The news these days is flush with accounts of the proposed sale of Virginia’s post-Prohibition monopoly of ABC stores. For generations, Virginia has controlled liquor by the bottle through a state-based network of about 300 stores that do no advertising, rarely display signage, and still wrap bottles in a trademark brown paper bag.

Gov. Bob McDonnell wants to change that.

My friend, state Sen. John Chichester, used to tell me that Virginia’s hold on ABC stores resulted in the state drinking in both tax and profit. In other words, liquor stores are another example of a well-run government program, this time as an actual business. And a very profitable one at that! And those general fund dollars have been put to excellent use over the years, particularly in the area of mental health.

The irony of liquor sales funding mental health programs is not lost.

While it is not yet clear what cocktail of agreements that McDonnell may serve up at his special session of the General Assembly later this year, what is clear is that he will need to show how privatizing ABC stores will gin up new dollars for transportation, a perennial campaign issue for all rising-star politicians in the state. Suggested windfall numbers are in the hundreds of millions of dollars, but no one can agree on how to actually get to those numbers.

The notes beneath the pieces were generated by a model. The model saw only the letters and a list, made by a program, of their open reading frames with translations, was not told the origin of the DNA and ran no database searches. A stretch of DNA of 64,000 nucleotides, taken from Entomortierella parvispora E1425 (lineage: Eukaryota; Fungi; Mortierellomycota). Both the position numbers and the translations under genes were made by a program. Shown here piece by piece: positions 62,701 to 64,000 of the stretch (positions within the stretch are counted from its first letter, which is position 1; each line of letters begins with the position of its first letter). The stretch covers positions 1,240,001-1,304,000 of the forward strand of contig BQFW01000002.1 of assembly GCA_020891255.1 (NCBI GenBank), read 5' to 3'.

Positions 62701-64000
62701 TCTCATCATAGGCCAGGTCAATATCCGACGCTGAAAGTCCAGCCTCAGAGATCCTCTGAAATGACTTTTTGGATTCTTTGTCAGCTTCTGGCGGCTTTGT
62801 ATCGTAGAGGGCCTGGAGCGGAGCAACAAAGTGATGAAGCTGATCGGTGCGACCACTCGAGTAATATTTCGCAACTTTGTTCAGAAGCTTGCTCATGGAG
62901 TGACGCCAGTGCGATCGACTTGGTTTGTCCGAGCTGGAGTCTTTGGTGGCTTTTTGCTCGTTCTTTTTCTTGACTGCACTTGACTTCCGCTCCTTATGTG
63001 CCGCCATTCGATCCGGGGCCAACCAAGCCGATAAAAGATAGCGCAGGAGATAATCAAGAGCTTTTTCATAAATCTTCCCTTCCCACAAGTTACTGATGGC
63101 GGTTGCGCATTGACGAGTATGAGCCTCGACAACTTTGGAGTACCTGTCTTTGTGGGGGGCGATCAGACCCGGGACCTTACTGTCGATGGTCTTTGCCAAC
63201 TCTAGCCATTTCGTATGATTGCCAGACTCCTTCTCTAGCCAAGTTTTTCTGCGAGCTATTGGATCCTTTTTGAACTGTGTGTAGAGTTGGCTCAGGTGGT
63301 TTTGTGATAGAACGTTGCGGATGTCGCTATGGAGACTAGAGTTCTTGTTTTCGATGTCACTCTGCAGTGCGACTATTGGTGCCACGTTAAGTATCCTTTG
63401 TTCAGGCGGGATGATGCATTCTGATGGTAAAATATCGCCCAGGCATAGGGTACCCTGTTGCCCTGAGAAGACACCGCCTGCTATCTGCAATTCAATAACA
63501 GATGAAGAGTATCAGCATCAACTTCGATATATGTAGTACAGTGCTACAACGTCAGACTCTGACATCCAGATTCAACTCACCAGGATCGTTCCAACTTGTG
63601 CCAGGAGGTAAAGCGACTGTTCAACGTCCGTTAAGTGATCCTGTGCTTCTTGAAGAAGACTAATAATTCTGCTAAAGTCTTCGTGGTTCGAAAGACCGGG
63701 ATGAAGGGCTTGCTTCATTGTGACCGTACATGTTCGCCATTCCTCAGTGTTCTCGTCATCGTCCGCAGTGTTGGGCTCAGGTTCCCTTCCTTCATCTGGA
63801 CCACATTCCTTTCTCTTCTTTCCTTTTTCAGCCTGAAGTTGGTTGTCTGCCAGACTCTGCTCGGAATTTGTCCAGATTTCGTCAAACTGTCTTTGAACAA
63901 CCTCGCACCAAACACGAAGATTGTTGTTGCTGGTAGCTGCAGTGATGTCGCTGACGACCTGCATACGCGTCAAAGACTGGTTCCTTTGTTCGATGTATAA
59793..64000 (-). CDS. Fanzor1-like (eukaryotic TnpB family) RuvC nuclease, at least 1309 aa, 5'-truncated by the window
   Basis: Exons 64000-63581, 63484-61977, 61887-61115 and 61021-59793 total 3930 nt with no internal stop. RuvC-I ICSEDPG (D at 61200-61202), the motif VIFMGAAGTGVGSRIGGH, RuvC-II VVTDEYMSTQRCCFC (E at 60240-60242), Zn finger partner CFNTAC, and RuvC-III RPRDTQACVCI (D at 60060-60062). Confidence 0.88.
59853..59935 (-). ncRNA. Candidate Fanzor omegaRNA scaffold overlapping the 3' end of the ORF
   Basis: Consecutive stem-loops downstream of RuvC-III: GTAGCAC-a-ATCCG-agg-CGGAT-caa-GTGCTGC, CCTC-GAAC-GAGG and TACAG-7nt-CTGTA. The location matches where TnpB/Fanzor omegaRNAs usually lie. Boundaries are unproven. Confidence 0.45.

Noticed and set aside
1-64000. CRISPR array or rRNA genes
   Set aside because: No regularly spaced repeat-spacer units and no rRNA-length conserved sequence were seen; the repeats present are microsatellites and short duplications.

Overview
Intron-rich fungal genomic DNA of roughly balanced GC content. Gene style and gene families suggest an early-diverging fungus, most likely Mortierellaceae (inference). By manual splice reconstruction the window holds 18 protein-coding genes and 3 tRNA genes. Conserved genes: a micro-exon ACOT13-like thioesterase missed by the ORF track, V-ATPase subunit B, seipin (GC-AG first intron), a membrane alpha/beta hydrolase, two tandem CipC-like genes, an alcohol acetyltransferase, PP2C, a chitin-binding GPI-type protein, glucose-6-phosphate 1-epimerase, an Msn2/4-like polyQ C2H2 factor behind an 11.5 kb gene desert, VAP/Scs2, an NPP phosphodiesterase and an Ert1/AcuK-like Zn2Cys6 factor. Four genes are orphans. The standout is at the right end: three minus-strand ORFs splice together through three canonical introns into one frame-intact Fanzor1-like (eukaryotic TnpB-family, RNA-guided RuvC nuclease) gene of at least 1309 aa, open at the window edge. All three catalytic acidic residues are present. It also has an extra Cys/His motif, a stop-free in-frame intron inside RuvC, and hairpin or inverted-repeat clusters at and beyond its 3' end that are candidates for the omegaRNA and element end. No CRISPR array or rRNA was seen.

And he will also need to show how the benefits of privatization outweigh the broad social costs. If privatization comes to Virginia, it will mean many more drink stands than we have right now. An early estimate puts the number as high as 800. And it is unlikely they will be located next to the neighborhood Nordstrom. More likely you’ll find the new stores near the payday lenders. As another friend recently said to me: in your neighborhood they sell “spirits,” in mine, they sell “liquor.”

We speak a great deal about moral budgeting at the Virginia Interfaith Center. We know that budgets speak to our values as a society. The jury is out as to how moral it is to take dollars from alcohol sales and put them toward substance abuse programs.

But one thing is clear: Many of the moral voices that one would expect to hear from, the ones that tell the rest of us how we should be acting, and what our kids should be praying about and where they should be allowed to do it, sure are quiet about McDonnell’s ABC privatization ideas.

Doug Smith is executive director of the Virginia Interfaith Center for Public Policy in Richmond. This column first appeared on the VIC blog.

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